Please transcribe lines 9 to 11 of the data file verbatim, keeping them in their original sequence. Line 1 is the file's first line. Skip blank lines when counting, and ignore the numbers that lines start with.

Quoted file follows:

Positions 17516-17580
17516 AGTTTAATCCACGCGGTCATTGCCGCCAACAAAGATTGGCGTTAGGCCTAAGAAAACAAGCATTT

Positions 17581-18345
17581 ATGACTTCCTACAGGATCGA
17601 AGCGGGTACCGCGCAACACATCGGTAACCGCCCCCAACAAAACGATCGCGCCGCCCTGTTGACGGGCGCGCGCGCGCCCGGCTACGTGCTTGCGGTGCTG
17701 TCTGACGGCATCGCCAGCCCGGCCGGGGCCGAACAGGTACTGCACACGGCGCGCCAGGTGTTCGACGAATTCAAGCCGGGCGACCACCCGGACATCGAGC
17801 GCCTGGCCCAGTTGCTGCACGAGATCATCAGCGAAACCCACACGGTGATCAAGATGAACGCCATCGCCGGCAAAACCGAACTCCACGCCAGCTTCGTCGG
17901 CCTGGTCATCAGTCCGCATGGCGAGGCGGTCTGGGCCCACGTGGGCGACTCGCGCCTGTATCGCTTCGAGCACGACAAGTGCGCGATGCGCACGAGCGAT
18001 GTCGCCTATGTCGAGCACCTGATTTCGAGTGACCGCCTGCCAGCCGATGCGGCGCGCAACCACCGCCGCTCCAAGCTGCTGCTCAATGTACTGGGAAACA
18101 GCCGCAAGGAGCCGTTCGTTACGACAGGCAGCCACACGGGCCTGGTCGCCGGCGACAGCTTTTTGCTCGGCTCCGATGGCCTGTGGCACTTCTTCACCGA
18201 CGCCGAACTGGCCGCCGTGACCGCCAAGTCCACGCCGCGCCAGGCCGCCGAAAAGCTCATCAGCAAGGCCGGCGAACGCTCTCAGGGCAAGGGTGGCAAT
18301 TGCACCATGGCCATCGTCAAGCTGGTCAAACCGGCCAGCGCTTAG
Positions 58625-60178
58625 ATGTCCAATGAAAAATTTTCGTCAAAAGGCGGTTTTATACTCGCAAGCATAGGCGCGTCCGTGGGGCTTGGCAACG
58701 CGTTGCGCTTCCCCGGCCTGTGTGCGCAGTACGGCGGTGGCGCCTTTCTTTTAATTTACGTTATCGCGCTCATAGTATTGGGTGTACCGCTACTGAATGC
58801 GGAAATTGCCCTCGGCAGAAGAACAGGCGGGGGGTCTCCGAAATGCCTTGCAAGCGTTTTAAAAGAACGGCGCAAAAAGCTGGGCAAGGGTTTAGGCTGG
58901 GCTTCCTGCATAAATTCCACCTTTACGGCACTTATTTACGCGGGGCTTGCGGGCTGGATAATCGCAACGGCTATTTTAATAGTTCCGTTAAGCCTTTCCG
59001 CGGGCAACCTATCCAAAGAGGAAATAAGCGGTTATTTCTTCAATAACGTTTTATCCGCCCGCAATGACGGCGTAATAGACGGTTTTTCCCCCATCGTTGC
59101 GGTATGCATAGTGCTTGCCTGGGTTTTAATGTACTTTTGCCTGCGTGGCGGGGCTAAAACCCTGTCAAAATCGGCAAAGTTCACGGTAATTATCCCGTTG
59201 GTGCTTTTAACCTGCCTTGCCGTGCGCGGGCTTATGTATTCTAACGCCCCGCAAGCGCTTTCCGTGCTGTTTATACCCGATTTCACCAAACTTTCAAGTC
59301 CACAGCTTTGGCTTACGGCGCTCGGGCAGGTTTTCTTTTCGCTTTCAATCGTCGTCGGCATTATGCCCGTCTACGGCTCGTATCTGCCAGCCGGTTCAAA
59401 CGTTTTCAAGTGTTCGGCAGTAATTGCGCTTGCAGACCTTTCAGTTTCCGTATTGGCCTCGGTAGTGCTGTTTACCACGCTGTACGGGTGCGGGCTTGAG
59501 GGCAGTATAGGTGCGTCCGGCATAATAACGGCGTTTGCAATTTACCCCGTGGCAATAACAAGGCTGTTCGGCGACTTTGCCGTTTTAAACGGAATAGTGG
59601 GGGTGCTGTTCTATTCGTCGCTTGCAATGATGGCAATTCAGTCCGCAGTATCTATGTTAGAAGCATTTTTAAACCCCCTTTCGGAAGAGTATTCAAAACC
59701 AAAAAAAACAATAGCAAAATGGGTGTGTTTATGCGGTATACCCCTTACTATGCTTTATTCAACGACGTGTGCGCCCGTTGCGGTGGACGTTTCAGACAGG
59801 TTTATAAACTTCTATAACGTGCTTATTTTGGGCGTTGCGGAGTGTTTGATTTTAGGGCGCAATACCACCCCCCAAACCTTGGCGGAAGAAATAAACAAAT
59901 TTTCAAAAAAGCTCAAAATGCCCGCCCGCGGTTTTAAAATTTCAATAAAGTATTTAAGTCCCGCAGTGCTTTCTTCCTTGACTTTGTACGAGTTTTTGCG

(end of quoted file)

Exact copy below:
18001 GTCGCCTATGTCGAGCACCTGATTTCGAGTGACCGCCTGCCAGCCGATGCGGCGCGCAACCACCGCCGCTCCAAGCTGCTGCTCAATGTACTGGGAAACA
18101 GCCGCAAGGAGCCGTTCGTTACGACAGGCAGCCACACGGGCCTGGTCGCCGGCGACAGCTTTTTGCTCGGCTCCGATGGCCTGTGGCACTTCTTCACCGA
18201 CGCCGAACTGGCCGCCGTGACCGCCAAGTCCACGCCGCGCCAGGCCGCCGAAAAGCTCATCAGCAAGGCCGGCGAACGCTCTCAGGGCAAGGGTGGCAAT